The Wellcome Library announced the launch of an important new digital collection yesterday. Codebreakers: makers of modern genetics brings together the papers and archives of twenty leading researchers and organizations in biochemistry and genetics, including the personal papers of James Watson and Francis Crick, two scientists credited with discovering the double-helix structure of the DNA molecule in 1953.
Lots of other archival material provides the context for this discovery. From the Wellcome Library blog:
We also have collections that help place their work in a broader context. From the first half of the 20th century we have the archive of the Eugenics Society, made available by kind permission of the Council of the Galton Institute, and the papers of J B S Haldane, a leading figure in pre-war British science and the first Professor of Genetics at University College London. From the post-war period we have, amongst others, the collections of Guido Pontecorvo and his students Malcolm Ferguson-Smith and James Renwick, who helped make Glasgow a leading centre for the study of medical genetics. We’ve also digitised over a thousand books covering the science, history and social and cultural aspects of genetics and related disciplines, mostly from the 20th century.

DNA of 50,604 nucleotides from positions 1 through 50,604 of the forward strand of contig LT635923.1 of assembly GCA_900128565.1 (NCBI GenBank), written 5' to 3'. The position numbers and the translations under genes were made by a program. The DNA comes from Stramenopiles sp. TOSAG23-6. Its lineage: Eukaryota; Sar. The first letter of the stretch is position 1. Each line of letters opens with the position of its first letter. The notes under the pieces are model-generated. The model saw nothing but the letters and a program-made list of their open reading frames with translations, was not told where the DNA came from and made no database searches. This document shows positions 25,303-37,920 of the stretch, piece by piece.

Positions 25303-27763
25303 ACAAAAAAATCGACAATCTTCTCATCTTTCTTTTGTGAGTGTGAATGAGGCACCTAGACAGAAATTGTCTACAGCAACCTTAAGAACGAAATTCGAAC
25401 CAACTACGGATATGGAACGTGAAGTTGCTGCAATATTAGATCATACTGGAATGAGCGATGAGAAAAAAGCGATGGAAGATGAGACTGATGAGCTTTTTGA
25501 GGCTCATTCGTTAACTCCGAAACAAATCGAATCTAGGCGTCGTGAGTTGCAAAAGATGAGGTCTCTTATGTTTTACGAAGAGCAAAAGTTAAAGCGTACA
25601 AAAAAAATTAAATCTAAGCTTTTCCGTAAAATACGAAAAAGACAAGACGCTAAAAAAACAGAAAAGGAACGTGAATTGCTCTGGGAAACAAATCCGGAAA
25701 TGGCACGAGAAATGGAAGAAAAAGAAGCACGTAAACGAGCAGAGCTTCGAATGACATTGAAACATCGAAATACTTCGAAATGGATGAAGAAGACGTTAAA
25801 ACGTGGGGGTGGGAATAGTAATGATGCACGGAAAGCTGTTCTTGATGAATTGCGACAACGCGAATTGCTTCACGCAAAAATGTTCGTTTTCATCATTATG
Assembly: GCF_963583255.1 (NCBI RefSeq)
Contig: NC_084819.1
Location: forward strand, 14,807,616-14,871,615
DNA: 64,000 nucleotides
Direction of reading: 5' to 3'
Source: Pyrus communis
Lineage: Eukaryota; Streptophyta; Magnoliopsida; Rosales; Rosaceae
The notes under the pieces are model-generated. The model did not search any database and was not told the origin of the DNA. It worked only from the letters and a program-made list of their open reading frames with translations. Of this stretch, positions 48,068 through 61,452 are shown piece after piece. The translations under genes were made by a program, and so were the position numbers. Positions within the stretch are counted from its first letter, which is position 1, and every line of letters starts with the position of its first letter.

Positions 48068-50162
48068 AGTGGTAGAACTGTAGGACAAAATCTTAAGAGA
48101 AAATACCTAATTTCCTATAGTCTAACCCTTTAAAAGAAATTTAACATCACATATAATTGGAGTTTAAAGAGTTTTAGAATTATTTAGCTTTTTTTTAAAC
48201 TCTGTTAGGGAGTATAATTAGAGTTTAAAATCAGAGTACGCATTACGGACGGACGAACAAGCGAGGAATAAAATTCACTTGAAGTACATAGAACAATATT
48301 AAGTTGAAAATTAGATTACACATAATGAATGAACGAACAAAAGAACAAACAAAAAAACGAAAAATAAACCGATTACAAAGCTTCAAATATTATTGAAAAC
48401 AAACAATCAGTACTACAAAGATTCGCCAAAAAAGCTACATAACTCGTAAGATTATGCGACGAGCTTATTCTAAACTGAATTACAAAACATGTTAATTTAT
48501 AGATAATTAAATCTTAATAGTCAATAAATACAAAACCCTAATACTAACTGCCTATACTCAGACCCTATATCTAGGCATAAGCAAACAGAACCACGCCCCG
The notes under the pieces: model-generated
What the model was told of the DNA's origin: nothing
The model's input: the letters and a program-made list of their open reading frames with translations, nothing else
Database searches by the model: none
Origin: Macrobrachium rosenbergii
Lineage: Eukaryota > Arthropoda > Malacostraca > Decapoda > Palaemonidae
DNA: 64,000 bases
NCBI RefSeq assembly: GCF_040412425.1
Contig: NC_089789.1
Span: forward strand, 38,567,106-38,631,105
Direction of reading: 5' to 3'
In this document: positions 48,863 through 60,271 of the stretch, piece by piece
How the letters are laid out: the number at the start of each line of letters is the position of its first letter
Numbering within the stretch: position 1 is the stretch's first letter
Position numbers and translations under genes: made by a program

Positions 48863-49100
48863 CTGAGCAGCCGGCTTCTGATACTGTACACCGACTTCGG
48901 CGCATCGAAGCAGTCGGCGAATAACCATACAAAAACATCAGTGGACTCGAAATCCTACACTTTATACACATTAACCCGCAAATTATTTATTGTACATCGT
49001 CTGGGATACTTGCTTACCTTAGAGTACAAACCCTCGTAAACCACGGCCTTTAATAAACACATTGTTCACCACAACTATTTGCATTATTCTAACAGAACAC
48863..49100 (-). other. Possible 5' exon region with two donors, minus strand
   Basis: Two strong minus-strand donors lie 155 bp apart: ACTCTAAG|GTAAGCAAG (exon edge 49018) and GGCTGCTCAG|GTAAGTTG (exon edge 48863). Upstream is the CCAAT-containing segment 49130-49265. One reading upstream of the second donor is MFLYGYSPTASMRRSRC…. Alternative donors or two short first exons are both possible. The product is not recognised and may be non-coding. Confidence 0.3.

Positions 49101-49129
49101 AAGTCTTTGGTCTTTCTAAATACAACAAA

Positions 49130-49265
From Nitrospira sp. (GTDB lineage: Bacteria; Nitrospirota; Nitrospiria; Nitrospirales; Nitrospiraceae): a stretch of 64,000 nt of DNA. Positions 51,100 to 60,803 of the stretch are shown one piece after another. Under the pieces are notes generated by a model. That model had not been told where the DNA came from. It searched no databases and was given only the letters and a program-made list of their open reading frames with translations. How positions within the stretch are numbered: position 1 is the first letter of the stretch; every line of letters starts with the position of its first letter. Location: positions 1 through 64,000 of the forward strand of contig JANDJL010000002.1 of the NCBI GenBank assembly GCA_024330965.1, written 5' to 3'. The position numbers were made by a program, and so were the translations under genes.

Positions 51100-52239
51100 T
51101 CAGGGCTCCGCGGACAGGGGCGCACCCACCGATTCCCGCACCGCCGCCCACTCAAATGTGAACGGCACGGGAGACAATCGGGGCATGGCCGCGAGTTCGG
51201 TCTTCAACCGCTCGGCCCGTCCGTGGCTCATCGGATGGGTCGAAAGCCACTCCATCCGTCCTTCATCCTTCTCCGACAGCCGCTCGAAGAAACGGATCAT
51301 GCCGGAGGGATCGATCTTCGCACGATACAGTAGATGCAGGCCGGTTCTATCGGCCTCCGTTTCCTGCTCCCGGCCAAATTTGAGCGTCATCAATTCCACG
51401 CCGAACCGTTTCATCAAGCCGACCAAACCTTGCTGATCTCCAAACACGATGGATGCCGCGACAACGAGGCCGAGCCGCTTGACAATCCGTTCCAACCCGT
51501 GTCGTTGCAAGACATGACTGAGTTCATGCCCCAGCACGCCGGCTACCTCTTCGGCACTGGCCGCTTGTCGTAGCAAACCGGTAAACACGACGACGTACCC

Have you had a chance to look through this collection yet? What did you think?